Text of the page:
Background: Severe behavioural problems (SBPs(1)) in childhood are highly prevalent, impair functioning, and predict negative outcomes later in life. Over the last decade, clinical practice guidelines for SBPs have been developed across Europe to facilitate the translation of scientific evidence into clinical practice. This study outlines the results of an investigation into academic experts' perspectives on the current prevalence, implementation, and utility of clinical guidelines for SBPs in children aged 6-12 across Europe. Methods: An online semi-structured questionnaire was completed by 28 psychiatry and psychology experts from 23 countries. Results: Experts indicated that approximately two thirds of the included European countries use at least an unofficial clinical document such as textbooks, while nearly half possess official guidelines for SBPs. Experts believed that, although useful for practice, guidelines' benefits would be maximised if they included more specific recommendations and were implemented more conscientiously. Similarly, experts suggested that unofficial clinical documents offer a wide range of treatment options to individualise treatment from. However, they stressed the need for more consistent, evidence-based clinical practices, by means of developing national and European clinical guidelines for SBPs. Conclusions: This study offers a preliminary insight into the current successes and challenges perceived by experts around Europe associated with guidelines and documents for SBPs, acting as a stepping stone for future systematic, in-depth investigations of guidelines. Additionally, it establishes experts' consensus for the need to develop official guidelines better tailored to clinical practice, creating a momentum for a transition towards European clinical guidelines for this population. (c) 2019 The Authors. Published by Elsevier Masson SAS. This is an open access article under the CC BY-NC-ND license (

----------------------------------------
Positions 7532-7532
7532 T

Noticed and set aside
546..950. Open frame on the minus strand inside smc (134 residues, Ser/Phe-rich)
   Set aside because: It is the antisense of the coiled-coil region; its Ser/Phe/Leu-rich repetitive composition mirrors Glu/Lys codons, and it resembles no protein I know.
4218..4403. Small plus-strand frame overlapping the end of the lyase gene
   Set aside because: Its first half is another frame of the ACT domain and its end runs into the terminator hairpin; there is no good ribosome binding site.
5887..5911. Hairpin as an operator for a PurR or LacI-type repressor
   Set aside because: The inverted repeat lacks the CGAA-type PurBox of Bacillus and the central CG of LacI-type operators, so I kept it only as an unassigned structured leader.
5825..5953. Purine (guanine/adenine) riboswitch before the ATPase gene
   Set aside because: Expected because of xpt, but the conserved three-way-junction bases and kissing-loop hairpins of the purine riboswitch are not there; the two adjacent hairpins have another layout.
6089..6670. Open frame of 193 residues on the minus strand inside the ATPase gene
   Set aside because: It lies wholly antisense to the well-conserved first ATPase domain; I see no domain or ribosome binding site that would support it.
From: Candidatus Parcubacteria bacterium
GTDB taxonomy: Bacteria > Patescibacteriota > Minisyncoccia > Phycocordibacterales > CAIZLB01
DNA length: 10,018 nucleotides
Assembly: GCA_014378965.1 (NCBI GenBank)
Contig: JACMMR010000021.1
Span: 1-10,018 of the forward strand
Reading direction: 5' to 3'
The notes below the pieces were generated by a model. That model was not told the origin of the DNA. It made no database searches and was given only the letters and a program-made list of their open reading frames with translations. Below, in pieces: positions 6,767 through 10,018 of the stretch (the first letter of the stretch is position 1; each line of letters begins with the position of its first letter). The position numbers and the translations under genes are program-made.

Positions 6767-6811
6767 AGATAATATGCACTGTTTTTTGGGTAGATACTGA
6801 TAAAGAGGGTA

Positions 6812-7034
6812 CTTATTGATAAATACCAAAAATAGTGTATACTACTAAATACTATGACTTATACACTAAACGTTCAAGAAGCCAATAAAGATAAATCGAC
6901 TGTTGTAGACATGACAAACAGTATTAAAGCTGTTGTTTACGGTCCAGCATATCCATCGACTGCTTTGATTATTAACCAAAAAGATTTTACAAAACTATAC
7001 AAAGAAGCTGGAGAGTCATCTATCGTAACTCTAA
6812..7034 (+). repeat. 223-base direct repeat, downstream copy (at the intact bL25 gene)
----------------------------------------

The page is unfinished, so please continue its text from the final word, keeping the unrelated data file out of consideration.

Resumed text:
• FINGER Study Grp; Stephen, Ruth; Liu, Yawu; Ngandu, Tiia; Antikainen, Riitta; Hulkkonen, Juha; Koikkalainen, Juha; Levälahti, Esko; Parkkola, Riitta; Pippola, Pauliina; Rinne, Juha; Strandberg, Timo; Tuomilehto, Jaakko; Vanninen, Ritva; Kivipelto, Miia; Soininen, Hilkka; Solomon, Alina (2019)